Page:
By Sandy Ziegler – Director of Training, Development & Education
Throughout our lives, we’ve all had people who have taught us lessons. Once in a while, a special person appears to give us more; a person who invests in a relationship and commits to growing a colleague personally or professionally. This authentic relationship – and the benefits it yields – is at the core of mentorship.
At Penn Community Bank, we understand that investments in our people are critical to paving the road to success, both personally and professionally. Our robust team member training and development programs encourage individuals across the organization to draw from each other’s expertise through mentor-mentee relationships. The skills and unique knowledge that our employees can share with each other within the culture of the bank’s teamwork-based, collaborative environment are things that foster the mission-driven banking we deliver to our community.
We’ve experienced the organizational benefits of promoting mentorship, ranging from finding creative solutions to old problems, leveraging the power of diversity, and, one of the most rewarding benefits, increased employee retention. This final point is crucial to any business as the average cost of replacing a departing employee can be 90% to 220% of that person’s base salary –that adds up quickly for organizations with a revolving door of employees.
Whether you are a lawyer, a manufacturer, or a banker, the power of mentorship crosses all industries. And, it’s never too late to start. Effective mentoring is a two-way trusted relationship where both the mentor and mentee will learn and grow personally and professionally. There is no age limit for receiving advice – everyone needs mentors if they want to grow and evolve.
Best Practices for Building and Leveraging a Mentorship Program
At Penn Community Bank, these are some of the best practices we follow to ensure that our mentors and mentees gain the most out of their relationship, and that the organization can reap benefits, as well:
- Match mentors and mentees with purpose. In determining which employees to pair together for a mentor-mentee relationship, there are many factors to take into consideration, including geographic location, departmental role, previous experience, out-of-office interests and hobbies, and personal and professional aspirations. But also keep an open mind: Some of the best pairings may seem unlikely at face value.
- Provide program structure while remaining flexible. It can be beneficial to provide a framework in which mentors and mentees can build their relationships, such as through educational programs and trainings on how to optimize the pairing. However, too much structure may stifle the natural progression the relationship could take. Rather than rigid requirements of each pair, many mentors and mentees thrive when provided a list of suggested discussion topics or activities on which they can collaborate.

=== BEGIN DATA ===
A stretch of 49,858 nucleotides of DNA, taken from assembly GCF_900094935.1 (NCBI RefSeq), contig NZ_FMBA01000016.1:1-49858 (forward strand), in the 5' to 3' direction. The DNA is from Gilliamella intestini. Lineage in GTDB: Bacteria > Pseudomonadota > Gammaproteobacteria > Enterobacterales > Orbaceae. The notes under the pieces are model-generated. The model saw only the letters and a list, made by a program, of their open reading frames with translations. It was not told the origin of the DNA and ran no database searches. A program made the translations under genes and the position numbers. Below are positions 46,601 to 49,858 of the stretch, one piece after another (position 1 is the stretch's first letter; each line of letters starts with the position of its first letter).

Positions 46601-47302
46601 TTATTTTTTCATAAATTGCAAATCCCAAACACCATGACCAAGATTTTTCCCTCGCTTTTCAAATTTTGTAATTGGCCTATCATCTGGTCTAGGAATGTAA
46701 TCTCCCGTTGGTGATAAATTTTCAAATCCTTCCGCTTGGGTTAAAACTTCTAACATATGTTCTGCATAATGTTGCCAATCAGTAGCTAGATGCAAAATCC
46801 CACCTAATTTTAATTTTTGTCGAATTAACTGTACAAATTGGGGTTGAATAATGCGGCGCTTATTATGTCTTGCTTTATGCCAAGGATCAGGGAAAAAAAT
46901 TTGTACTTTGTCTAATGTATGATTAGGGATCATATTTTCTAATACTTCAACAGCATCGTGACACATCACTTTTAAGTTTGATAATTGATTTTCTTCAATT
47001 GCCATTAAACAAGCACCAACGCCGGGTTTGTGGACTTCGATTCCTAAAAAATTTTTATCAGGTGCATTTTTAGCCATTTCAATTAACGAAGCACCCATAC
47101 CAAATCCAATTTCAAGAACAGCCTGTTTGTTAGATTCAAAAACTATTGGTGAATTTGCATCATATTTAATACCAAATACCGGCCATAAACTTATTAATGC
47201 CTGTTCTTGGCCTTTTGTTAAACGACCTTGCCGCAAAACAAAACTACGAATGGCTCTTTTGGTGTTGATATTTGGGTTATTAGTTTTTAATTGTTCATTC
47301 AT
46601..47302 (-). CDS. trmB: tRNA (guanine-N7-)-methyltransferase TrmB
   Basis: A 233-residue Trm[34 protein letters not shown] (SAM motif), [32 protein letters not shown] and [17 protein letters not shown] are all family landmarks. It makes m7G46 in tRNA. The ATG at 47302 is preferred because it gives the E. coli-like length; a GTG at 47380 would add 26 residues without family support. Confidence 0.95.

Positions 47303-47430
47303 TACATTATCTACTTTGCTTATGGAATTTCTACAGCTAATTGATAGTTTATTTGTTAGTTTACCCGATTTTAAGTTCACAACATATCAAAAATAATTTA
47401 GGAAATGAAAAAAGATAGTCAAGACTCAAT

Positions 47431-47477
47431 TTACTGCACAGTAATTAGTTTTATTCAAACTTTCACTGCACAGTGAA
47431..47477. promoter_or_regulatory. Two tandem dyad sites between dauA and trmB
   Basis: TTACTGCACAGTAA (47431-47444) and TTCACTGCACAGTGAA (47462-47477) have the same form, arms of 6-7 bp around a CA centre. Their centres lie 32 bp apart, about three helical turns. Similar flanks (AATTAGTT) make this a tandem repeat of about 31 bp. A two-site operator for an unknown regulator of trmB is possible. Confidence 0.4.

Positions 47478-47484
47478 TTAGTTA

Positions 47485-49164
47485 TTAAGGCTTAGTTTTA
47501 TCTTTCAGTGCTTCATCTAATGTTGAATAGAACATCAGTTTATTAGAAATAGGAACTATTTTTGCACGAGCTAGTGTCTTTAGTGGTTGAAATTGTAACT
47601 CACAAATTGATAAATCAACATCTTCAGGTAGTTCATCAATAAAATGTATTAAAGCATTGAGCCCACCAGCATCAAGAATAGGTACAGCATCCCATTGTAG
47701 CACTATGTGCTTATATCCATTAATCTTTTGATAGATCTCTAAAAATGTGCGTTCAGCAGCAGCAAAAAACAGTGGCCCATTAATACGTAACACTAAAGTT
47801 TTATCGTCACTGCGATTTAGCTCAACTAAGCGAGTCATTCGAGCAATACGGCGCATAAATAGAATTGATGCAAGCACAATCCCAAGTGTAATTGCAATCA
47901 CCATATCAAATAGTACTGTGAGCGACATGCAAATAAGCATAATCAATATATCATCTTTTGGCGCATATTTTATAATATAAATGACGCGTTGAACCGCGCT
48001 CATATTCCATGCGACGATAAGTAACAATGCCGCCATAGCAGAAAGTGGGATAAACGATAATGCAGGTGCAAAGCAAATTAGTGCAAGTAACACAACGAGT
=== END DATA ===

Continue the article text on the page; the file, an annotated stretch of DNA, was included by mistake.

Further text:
- Track your program’s success. Identify what a successful mentorship program will produce for your participants and the organization, and then choose measurable ways to quantify progress. These metrics may include the duration of the relationship, participants’ tenure with the organization, participants’ career trajectory, or employee satisfaction with the program.
Tips for Mentors and Mentees
Whether you are a mentor or a mentee, here are some helpful tips to ensure you’re maximizing your relationships and programs:
- Always put the relationship first. Focus on developing character, not just competency.
- Be openly optimistic and forward looking. Avoid dwelling on grievances or small setbacks.
- Share and receive specific advice, but be receptive to the input or questions. You’re never too old to learn.
- Be considerate to your mentor and mentee and be prepared to commit to the time and effort needed for a successful relationship.
- The mentoring relationship is a personal one, keep it confidential.
There are thousands of resources for individuals or businesses looking to begin or deepen mentorship relationships. Among my favorite resources are Mentoring 101 by John Maxwell and The Coaching Habit by Michael Bugay Stanier. For non-book learners, Shirley Liu delivers an excellent TED Talk entitled Why the Power of Mentoring can Change the World.
National Mentoring Day is the perfect time to reflect on and recognize the importance of mentorships in the workplace and the value that it can create for businesses. By creating a positive culture that puts key values into action, including through a mentorship program and other professional development initiatives, businesses and individuals can be confident about their personal and organizational growth.